“I like the idea of journaling, but I’m not sure where to start.”
I was so excited to be asked this question recently by a client. It means they get the benefits of journaling, they just need some help with the how-to part of the process.
So, how to journal…bear with me here…
When my grandmother died her possessions were split amongst the family. I’m not sure who took her journals, but at some point they ended up in my mothers house. Each is a hardback, leather bound book with the year stamped on the cover. Inside the pages are dated. Some of the books are pretty thick and have two pages per day.
Grandma used this space to write about her daily life. She was the mother of thirteen children and during the years that she kept these journals, she was a very busy mom. The daily meal preparation for that many people is staggering to think about!
Her entries are short. Almost none of the pages are completely full. She uses brief language and sentences, which at first might make her journaling seem trivial, but when you know about her life, she was far from it.
She wrote about what they had for dinner. She noted birthdays and described saving dessert for Grandpa when he worked late. She included details about guests coming to dinner.
The details in her journals are the basic record of the life of a large family in the country. Simple and beautiful.
In the midst of Grandma’s journals an unexpected treasure was found. Another journal, this one belonging to my Grandpa. It’s a small volume with no date on the fabric cover. Upon reading it, we discovered that this journal was kept while Grandpa was in the navy. He wrote in this while he was on duty, living on a ship off the coast of South America.
Unlike Grandma, his pages are filled. He includes details about his life as a young man on the ship and it’s fascinating to read. It quickly becomes apparent that at this point in his life he has already met Grandma. He writes about her.
He recorded his feelings toward her, both practical and passionate. He wrote about wanting to marry her and be with her. I never really knew my Grandpa and this peek into his life is amazing. (As you can probably imagine, I soak up family stories and am totally into genealogy.)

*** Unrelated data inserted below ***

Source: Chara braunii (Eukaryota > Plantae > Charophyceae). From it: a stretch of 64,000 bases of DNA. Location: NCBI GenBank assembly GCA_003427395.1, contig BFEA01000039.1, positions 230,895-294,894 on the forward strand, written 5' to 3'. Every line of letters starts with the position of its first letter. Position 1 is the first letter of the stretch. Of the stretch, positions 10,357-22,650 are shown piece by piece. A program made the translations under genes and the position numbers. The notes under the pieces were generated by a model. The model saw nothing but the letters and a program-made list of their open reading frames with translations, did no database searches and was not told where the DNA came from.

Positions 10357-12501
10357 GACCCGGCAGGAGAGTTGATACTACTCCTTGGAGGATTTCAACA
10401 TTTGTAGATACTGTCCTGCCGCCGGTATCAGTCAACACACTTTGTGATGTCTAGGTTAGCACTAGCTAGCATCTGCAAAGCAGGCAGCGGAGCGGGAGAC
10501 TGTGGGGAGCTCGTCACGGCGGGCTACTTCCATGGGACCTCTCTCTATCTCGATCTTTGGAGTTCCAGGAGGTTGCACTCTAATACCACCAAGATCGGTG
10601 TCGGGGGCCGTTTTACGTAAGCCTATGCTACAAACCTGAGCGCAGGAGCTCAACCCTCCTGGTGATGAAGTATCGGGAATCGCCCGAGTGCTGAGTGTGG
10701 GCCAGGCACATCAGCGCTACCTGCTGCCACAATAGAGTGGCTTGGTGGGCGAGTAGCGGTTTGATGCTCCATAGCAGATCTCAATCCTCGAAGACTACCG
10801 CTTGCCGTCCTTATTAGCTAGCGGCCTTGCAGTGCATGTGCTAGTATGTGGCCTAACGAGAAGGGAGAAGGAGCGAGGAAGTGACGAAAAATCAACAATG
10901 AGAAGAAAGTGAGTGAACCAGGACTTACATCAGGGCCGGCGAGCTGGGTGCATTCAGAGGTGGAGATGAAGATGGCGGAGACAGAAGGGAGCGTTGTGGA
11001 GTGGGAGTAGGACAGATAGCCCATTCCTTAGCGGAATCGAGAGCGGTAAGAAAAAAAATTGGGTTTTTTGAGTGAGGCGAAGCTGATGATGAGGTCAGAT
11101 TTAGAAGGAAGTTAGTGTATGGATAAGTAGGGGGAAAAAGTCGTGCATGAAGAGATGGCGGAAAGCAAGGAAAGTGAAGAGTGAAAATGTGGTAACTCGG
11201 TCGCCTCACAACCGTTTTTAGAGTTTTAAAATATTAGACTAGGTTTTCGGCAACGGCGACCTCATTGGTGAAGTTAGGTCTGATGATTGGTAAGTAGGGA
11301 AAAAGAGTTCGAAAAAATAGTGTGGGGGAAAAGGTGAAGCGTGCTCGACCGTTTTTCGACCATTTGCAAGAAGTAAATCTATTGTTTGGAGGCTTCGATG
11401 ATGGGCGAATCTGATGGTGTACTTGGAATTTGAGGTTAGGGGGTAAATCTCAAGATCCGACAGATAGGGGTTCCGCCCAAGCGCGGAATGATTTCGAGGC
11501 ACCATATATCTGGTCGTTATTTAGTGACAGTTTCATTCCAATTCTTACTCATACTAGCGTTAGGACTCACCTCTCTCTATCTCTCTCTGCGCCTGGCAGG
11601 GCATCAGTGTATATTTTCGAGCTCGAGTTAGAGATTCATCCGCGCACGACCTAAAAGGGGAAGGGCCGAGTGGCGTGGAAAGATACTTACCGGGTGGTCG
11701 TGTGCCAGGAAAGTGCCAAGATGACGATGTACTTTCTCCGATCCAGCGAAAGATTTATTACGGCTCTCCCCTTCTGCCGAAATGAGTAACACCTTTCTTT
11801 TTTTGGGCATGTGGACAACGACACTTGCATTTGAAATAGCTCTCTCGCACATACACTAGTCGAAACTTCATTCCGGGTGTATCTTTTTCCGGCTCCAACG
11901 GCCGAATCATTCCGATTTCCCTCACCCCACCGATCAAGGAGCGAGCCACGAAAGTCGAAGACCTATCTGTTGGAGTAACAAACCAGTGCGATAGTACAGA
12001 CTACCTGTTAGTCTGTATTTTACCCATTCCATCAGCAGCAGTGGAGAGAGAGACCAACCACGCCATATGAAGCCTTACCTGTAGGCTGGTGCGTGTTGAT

Coming back to the question of how to write in your journal, the answer is that you write coming from the place that feels good to you. Grandma’s journals were documenting a time in her life when she likely fell into bed at night. She was kept busy with the raising of children for a large number of years.
I have no doubt that she thought deep thoughts and wondered about life, but she didn’t record it in her journal because that’s not what she needed her journal for during those years.
She needed it to help her grab hold of each day before it passed quickly by. And if that meant writing about the everyday stuff, just to have it documented, that’s what she wrote about. My guess is that her journal was about the process as well as the record that resulted.
Grandpa’s journals represent the meanderings of a young man. Someone who is at a time in his life where he is working, thinking deep thoughts, and doesn’t yet have a whole lot of responsibility. It was before he had a mortgage and a whole lot of mouths to feed.
He used his journal to process his thoughts. He recorded his daily happenings, but spent more time and space on what was going on within as opposed to without. A luxury that slips away when we are in the midst of raising children and taking care of a home.
I’ve noticed this pattern in my own journals too. When I look back at the ones I kept from the time I started journaling up until age 31, they are full of page after page of meaning-of-life stuff and observations that I can’t believe I used to have time to make.
Since adopting the mantle of mother, my journal entries have become more like Grandma’s. They record our daily life. Some days my journal has become the place where I sort out my priorities for the week.
Yes, this kind of documentation feels more mechanical. Less deep maybe, then wondering about the reason the stars stay in the sky or why hair turns gray for some but not for others, but no less meaningful to my life right now.
Where are you in your life? Are you currently processing deep thoughts that could be emptied onto the pages of your journal? Are you weighed down with multiple responsibilities and need to use your journal as a way to stay connected to self?
Or do you just need to write down what you had for dinner?
What I know to be true is keeping a journal works. It doesn’t really matter what you write. Getting your thoughts onto the page is a process and processes serve a purpose. They result in change and growth.
The journal writing process works because you start out with a head and heart full of wonderings, questions, concerns, celebrations, moments you don’t want to forget, and life in general. The act of writing moves them out of your head and onto the page, where you can safely capture them forever while working through them.
What’s your next step? Are you ready to pick up a pen and write in your journal? Leave a note below to share what kind of journal entry you’ll be making today.